Working moms, this book is for you. Did you know you are doing your children a disservice by being selfish and working outside the home? They will probably become criminals all because you put your selfish need to work above your kids. Lucky for you, this author is here to straighten you out.
I just want to laugh/snap at the author for thinking that all women have a choice in working. The author suggests that women with income challenges should take in sewing or sell baked goods. Of course this begs the question, if they are working at home, are they still giving their children the most of their time? Equally infuriating is implying that fathers just can’t do parenting as well as a mother.
Still irritated that we haven’t progressed as a society,
Another bad mommy (retired),
Personal Note : 20 plus years ago, I was told by a school official that my kid was a troublemaker because of my high powered library job. (I was a part-time library clerk and working on my MLIS at the time.) I tried to point out that he is a troublemaker because he is 12 and a smart ass, not because I have a job. So, to that particular individual that concluded that I was going to ruin my kid with my job priorities, I would like to tell you that my kid ended up a contributing member of society, gainfully employed, and NOT sponging off his parents. He is still a smart ass, though.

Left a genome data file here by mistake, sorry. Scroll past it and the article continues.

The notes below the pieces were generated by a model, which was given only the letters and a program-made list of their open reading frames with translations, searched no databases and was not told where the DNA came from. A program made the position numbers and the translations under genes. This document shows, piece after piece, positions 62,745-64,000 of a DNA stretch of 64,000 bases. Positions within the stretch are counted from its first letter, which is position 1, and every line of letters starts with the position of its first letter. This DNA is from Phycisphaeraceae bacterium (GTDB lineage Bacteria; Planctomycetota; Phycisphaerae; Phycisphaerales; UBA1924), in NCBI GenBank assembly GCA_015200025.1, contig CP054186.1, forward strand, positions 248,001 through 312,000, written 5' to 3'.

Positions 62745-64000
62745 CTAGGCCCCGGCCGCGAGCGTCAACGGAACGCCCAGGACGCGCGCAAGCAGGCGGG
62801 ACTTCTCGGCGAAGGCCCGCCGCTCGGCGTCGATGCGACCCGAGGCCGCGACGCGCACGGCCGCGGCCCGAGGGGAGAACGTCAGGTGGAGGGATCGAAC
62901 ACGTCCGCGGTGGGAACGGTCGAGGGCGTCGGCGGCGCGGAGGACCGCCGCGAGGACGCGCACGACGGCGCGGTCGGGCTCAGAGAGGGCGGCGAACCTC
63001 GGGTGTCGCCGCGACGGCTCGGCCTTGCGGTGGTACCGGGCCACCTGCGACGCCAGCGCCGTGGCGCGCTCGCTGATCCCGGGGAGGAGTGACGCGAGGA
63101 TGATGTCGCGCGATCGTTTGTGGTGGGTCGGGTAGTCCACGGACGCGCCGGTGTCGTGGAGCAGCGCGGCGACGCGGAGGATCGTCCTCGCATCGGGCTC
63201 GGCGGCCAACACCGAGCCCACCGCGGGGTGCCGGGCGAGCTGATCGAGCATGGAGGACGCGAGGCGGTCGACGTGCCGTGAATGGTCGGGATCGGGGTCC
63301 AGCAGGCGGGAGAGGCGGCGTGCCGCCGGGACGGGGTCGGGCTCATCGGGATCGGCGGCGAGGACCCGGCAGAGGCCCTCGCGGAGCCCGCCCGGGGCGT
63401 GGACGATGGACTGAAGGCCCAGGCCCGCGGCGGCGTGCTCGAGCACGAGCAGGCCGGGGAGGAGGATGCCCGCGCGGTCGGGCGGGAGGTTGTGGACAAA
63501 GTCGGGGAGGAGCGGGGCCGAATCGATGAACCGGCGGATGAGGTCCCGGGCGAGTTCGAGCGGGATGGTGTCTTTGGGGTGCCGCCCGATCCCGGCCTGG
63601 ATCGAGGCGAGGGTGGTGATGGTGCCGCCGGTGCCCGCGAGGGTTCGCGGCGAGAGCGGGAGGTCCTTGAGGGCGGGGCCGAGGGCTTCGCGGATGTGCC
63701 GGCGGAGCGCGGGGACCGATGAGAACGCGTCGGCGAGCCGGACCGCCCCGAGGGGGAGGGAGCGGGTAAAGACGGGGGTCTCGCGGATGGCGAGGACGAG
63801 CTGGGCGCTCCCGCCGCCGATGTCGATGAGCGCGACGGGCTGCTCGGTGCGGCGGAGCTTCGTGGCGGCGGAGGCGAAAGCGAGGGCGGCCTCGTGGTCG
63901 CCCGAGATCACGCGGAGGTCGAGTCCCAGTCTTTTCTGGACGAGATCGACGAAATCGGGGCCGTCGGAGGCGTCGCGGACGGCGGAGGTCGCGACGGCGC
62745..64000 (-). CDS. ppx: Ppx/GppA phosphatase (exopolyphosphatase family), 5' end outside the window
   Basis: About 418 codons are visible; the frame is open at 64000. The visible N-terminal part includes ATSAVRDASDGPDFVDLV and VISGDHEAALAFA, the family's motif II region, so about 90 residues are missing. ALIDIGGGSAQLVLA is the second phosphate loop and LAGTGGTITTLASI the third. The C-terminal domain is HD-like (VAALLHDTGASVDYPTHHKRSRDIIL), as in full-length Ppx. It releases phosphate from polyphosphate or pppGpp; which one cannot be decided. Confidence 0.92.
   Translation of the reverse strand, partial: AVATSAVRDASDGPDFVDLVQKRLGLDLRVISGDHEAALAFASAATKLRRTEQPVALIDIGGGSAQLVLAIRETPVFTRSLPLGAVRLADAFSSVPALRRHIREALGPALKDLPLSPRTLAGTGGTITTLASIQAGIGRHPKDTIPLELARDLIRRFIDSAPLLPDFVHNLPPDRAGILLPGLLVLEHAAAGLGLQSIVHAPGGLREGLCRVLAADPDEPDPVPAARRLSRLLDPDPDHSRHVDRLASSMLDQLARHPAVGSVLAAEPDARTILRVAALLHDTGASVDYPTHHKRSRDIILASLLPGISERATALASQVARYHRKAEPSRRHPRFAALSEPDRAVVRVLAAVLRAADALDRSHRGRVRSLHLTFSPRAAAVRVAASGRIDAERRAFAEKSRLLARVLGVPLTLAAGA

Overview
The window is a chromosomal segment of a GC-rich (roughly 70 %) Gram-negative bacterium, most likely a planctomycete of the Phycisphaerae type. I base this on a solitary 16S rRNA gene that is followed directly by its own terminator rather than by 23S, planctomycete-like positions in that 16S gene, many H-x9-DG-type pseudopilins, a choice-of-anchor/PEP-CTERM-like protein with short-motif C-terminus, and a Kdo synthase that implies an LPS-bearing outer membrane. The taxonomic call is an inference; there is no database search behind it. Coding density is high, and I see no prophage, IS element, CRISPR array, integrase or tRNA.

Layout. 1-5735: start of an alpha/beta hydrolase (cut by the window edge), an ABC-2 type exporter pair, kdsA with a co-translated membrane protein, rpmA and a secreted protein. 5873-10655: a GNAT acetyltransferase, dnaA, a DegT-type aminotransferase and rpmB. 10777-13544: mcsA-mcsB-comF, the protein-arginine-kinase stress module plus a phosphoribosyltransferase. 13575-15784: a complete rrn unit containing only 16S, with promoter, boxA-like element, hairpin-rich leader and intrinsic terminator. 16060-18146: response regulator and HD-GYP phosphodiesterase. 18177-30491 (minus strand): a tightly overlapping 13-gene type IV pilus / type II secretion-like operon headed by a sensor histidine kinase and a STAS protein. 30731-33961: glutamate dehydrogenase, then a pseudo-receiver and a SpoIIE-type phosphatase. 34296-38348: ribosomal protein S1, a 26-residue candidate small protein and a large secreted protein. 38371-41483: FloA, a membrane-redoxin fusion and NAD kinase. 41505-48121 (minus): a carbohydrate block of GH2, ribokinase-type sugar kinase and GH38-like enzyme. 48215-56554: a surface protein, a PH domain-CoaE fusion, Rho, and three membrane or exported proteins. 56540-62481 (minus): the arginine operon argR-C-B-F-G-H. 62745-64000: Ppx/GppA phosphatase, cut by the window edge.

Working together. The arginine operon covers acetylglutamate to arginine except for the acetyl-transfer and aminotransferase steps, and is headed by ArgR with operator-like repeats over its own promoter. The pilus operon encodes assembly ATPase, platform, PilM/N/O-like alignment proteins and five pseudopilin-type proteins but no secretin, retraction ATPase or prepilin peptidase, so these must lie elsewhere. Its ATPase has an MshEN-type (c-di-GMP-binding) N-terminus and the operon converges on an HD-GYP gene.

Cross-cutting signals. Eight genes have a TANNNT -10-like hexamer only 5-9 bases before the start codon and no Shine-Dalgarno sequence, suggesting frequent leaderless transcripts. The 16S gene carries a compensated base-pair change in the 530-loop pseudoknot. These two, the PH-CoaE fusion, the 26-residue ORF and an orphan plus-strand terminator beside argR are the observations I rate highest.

This is one of those books that profess to fix your life and tell you how to have everything, also known as that elusive animal called work/life balance. I can tell you I personally have read what seems like a million of these books in my quest for the holy grail of perfect life, marriage, job and kids. You may indeed get it all one day, but it won’t be all at once and it won’t be because of a silly book.
I just love the “quizzes” in the book to help you sort out your issues. I am sure all of you will find them to be helpful as you move forward in your quest for the holy grail.
Submitter: I found the following advise book in my local public library, giving out parenting and career advise from 1979. Probably a great choice for 1979 since many women were going back, or staying in the workforce. 2015? I don’t think so.
Holly: The statistics cited in the introduction date this book right from the start. I like the page on role-sharing and household responsibilities [p.62, below], and I’m sure there some other nuggets of good information here. The rest, like the list of examples of quality television for children, are just outdated. Not a bad book, just not current enough to warrant keeping. Weed and update!